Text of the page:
Supporting the Limb Loss Journey: Q&A with Dr. James J. Daley

April 29, 2024

Dr. James J. Daley with text saying "Limb Loss & Limb Difference"

More than 2 million people in the U.S. live with limb loss, and 185,000 amputations occur each year.

While those numbers are large, living with a limb loss or limb difference is a very personal challenge that requires individualized care for physical and psychological concerns.

Each person with limb loss needs tremendous support from family, friends and a team of medical experts. That’s why Good Shepherd Rehabilitation’s clinical teams take a holistic approach to caring for children and adults with limb loss or limb difference.

James J. Daley, MD, a Good Shepherd staff physiatrist and expert in limb loss, amputation, prosthetics, orthotics and complex medical rehabilitation, is one of a small number of physicians in the New York/New Jersey/Pennsylvania region who provides care for limb loss patients of all ages (birth through death).

In this Q&A, Dr. Daley discusses limb loss and how Good Shepherd’s experts help patients adapt and thrive.

Q: How prevalent is limb loss and what causes it?

Dr. Daley: “Congenital limb difference results when children are born without a limb or with a partial limb. In the U.S., diabetes-related issues remain the primary cause of acquired limb loss, or amputation. In fact, a majority of limb loss in the U.S. is from vascular disease, including peripheral artery disease and wounds, and infection from diabetic neuropathy.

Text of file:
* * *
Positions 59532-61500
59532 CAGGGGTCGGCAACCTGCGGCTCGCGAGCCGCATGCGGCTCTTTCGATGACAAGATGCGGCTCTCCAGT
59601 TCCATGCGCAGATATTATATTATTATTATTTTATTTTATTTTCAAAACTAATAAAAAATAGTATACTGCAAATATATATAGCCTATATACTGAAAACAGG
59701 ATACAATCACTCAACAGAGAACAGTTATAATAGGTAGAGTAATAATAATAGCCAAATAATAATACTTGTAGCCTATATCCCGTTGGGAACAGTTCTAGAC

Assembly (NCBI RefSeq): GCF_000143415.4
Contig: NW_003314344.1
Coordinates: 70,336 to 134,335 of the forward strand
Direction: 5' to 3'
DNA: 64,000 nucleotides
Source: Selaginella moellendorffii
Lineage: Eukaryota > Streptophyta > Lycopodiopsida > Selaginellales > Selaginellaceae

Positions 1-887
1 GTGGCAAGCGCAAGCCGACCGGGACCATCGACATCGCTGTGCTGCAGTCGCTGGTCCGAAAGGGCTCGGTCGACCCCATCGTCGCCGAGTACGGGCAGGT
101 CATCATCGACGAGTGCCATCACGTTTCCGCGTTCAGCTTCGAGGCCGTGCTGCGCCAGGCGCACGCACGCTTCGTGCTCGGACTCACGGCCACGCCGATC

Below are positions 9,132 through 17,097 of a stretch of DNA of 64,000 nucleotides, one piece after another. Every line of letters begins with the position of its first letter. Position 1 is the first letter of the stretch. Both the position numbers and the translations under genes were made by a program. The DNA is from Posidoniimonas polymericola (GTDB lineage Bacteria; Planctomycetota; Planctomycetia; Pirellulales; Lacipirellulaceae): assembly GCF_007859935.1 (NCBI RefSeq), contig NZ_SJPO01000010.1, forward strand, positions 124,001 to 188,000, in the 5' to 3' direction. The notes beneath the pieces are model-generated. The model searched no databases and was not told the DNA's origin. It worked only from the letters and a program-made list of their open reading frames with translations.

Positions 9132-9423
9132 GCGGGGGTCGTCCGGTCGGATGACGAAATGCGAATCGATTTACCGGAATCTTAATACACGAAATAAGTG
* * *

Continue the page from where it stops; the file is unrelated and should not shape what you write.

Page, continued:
“For young adults, the main cause of acquired limb loss is trauma from accidents and occupational hazards. For teenagers, bone cancer is the leading cause of limb loss. Males are at greater risk for amputation, and 83 percent of all amputations occur in the lower extremity.”

Q: What is the impact of limb loss on individuals?

Dr. Daley: “The impact includes psychological and physical challenges unique to each patient. There is a high incidence of depression for people with limb loss, which has the same psychological impact as losing a primary family member. For this reason, a holistic treatment plan for rehabilitation must include psychologists and mental health-care professionals to handle anxiety and depression before and after an acquired limb loss.

“Another common issue is the neurologic condition of phantom limb syndrome, which can cause the same pain and discomfort felt before amputation. Phantom pain for a lower extremity amputation can feel like walking on hot rocks or coals.

“Phantom limb sensations are a normal part of the healing process because nerves, though cut, still send signals to the brain. Phantom pain requires a desensitizing treatment plan that may include neurologic medication.”

“At Good Shepherd, we take a genuine interest in each patient and conduct a thorough history of each person’s life, considering their particular social, living and work environments.”

Dr. James J. Daley, physical medicine & rehabilitation physician

Q: What else is involved in rehabilitation for acquired limb loss?

Dr. Daley: “In addition to caring for the patient’s mental health and well-being, the post-op/pre-prosthetic rehabilitation period focuses on healing the surgical site, managing pain and advancing the patient’s independent functionality. Every patient’s treatment and rehabilitation plan is individualized for lifestyle and level of limb loss.

“For example, Good Shepherd is committed to a truly holistic interdisciplinary approach, as recognized by our accreditation (Inpatient Rehabilitation Programs – Good Shepherd Rehabilitation Hospital: Amputation Specialty Program – Adults) by the Commission on Accreditation of Rehabilitation Facilities (CARF).